J. L. BELL is a Massachusetts writer who specializes in (among other things) the start of the American Revolution in and around Boston. He is particularly interested in the experiences of children in 1765-75. He has published scholarly papers and popular articles for both children and adults. He was consultant for an episode of History Detectives, and contributed to a display at Minute Man National Historic Park.

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Sunday, November 29, 2015

Viewing the Tea Party in Context

If you attend the Boston Tea Party reenactment at Old South and the Boston Tea Party Ships, I have two things for you to keep in mind about what you’re hearing.

As I’ve written before, it’s unlikely that many friends of the royal government came to Old South to debate what to do about the tea. To begin with, those mass gatherings weren’t official town meetings, so even showing up would grant them more legitimacy than most Loyalists wanted.

At least one supporter of the royal government was there to take notes and report back to the authorities, and of course that man, apparently named Colman, wouldn’t have called attention to himself. He did note who spoke and about what, and he didn’t mention many political compatriots. Unless they were trying to save their property (John Rowe) or their new in-laws (John Singleton Copley), Loyalists kept far away from the other side’s rally.

Voicing only anti-Tea Act opinions would therefore be a more accurate depiction of the final tea meeting, but that would provide a false impression of the larger debate in Boston and in America in late 1773. There really was a political dispute, as well as smaller disagreements about tactics. So there’s a good reason the script includes more Loyalist voices.

As for that script, a lot of it ends up in the hands of the audience as people take turns reading arguments about what to do off cards they receive when they come in. Ideally, there would be a one-to-one ratio of speakers and arguments. In other words, everyone who wants to speak would have something to say, and nobody would repeat anyone else. But of course life doesn’t work that way.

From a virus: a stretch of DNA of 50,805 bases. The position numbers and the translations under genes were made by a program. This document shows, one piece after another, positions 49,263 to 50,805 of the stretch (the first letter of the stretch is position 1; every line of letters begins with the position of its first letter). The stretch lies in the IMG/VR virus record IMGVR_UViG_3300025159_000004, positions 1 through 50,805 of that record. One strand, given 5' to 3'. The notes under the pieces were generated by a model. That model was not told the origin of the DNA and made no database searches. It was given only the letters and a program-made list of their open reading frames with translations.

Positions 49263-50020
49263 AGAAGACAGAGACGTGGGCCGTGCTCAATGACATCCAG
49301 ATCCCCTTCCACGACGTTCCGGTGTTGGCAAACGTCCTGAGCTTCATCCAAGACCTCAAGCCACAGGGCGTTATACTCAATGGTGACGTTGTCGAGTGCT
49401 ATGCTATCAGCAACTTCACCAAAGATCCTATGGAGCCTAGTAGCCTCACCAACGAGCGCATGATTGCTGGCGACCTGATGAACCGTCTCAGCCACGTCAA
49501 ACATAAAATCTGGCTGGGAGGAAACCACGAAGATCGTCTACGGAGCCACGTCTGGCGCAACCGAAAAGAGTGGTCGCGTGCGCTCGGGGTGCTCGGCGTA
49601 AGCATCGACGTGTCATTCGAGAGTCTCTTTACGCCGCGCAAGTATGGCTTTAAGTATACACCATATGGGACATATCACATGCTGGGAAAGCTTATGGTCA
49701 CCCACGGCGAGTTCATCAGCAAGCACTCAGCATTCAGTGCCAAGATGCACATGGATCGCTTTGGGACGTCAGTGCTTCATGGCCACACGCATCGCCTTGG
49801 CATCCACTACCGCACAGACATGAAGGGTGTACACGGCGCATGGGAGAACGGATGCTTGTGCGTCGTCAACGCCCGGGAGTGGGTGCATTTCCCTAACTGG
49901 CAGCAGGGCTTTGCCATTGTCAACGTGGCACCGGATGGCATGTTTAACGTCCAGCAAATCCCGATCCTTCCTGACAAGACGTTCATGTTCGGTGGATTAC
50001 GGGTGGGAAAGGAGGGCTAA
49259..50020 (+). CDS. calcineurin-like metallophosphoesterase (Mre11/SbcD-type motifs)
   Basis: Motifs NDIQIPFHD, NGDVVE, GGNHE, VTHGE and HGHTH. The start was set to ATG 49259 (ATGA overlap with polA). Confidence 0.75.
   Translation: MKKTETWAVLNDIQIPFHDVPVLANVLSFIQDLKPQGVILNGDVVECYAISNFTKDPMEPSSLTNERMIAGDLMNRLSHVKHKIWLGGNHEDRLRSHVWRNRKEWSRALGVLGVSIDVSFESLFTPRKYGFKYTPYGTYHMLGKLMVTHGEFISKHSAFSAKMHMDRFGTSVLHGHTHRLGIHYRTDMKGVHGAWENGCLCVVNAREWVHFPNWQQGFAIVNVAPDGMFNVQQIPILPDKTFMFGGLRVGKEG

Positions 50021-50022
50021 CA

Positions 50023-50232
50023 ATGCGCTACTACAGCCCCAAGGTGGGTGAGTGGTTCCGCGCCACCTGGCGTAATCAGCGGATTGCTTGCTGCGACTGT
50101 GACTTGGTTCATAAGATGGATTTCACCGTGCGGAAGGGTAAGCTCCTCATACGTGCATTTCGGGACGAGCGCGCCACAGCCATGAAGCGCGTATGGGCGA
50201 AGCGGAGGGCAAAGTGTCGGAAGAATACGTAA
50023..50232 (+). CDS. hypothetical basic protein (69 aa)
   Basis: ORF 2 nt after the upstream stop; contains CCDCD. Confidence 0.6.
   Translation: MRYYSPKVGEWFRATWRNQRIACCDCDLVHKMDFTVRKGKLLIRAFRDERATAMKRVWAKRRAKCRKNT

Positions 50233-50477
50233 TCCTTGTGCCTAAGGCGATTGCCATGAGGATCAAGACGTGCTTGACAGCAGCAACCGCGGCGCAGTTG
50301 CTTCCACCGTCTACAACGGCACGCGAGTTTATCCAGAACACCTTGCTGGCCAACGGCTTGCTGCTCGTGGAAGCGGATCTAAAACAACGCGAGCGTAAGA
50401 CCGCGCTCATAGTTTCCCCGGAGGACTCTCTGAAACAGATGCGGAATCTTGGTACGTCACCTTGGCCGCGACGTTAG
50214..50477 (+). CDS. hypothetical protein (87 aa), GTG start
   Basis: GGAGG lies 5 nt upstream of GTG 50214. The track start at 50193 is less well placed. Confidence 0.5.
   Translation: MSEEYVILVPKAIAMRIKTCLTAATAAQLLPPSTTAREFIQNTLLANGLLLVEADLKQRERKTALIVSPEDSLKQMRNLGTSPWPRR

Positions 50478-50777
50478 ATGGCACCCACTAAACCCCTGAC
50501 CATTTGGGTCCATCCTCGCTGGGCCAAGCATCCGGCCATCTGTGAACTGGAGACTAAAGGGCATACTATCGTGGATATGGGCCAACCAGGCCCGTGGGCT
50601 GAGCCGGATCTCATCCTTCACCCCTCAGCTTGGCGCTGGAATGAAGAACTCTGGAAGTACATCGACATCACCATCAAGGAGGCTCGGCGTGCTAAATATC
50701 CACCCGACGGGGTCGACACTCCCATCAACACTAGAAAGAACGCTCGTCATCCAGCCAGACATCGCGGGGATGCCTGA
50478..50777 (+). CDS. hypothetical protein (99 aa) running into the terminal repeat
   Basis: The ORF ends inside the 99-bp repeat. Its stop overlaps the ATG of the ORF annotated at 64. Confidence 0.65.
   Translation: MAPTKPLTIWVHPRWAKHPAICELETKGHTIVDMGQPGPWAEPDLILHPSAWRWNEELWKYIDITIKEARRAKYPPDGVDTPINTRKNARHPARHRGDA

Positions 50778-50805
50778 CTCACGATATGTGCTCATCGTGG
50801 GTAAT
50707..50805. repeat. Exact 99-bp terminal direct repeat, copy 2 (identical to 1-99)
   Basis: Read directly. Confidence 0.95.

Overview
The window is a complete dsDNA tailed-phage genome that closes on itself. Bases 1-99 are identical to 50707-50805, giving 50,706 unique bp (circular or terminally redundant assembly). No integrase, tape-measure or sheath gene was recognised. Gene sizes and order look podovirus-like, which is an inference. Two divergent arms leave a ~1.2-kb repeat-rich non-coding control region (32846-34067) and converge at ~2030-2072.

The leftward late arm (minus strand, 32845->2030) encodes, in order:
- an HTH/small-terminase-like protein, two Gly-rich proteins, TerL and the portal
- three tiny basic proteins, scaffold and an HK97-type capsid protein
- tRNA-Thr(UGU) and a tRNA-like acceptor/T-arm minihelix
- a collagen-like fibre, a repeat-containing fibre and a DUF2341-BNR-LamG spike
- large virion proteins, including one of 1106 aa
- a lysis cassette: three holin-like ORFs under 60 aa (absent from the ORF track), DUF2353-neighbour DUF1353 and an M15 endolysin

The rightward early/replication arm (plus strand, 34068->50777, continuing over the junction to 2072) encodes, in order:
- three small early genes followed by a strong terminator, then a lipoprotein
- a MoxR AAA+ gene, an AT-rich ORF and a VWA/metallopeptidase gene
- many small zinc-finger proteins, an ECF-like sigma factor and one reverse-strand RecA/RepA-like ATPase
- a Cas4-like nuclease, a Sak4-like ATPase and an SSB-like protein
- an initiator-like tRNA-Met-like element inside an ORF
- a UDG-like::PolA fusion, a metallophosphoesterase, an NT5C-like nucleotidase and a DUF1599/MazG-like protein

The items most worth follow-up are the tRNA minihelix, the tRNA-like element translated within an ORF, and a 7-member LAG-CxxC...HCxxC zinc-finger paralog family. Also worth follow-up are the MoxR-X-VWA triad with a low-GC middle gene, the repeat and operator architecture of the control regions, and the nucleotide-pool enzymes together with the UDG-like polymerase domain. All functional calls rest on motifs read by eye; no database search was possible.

Instead, the way it works out is that an audience member who’s eager to participate lines up, waits her turn, and then reads off her card—even if someone else has read the same argument already. There’s a lot of repetition, and speakers don’t respond to what others have just said. However, I’m quite sure the event organizers know all that, and there’s really no smoother way to incorporate the audience into the discussion. The value of being able to participate in the reenactment—especially for younger audience members—outweighs the drawbacks of this approach.

While listening to all those debating points last year, I heard a lot of political anachronisms—rhetoric that might be appropriate during the Revolutionary War, but not two years earlier. In 1773, American Whigs weren’t yet attacking King George III. They were still focusing their anger on what they saw as a corrupt Parliament and corrupt government ministers while proclaiming loyalty to the king and the British constitution.

Similarly, there were no British army troops patrolling Boston in 1773. They had been there from October 1768 to March 1770, and they were ordered back in May 1774 as a response to the Tea Party. Any complaints you hear about redcoats in the streets during the Tea Party would also be anachronistic. The Crown hadn’t yet taken any steps to close the port or disarm the colonists.

As with the criticism of King George, such complaints arise from looking back at the Revolution at such a distance that the distinctions between particular years blur together. But seeing how they accumulated and how American thinking evolved is useful in understanding that the Revolution developed. The Tea Party of 16 Dec 1773 was a particular moment in a gradual process.


Anonymous said...

I've learned there will be somewhat less repetition in the Tea Meeting reenactment this year. The OSMH was able to channel some intern hours towards creating additional arguments.
-Chris H. the Woburnite

J. L. Bell said...

A good use of intern time! Now let’s hope there’s more said about ministerial perfidy instead of King George.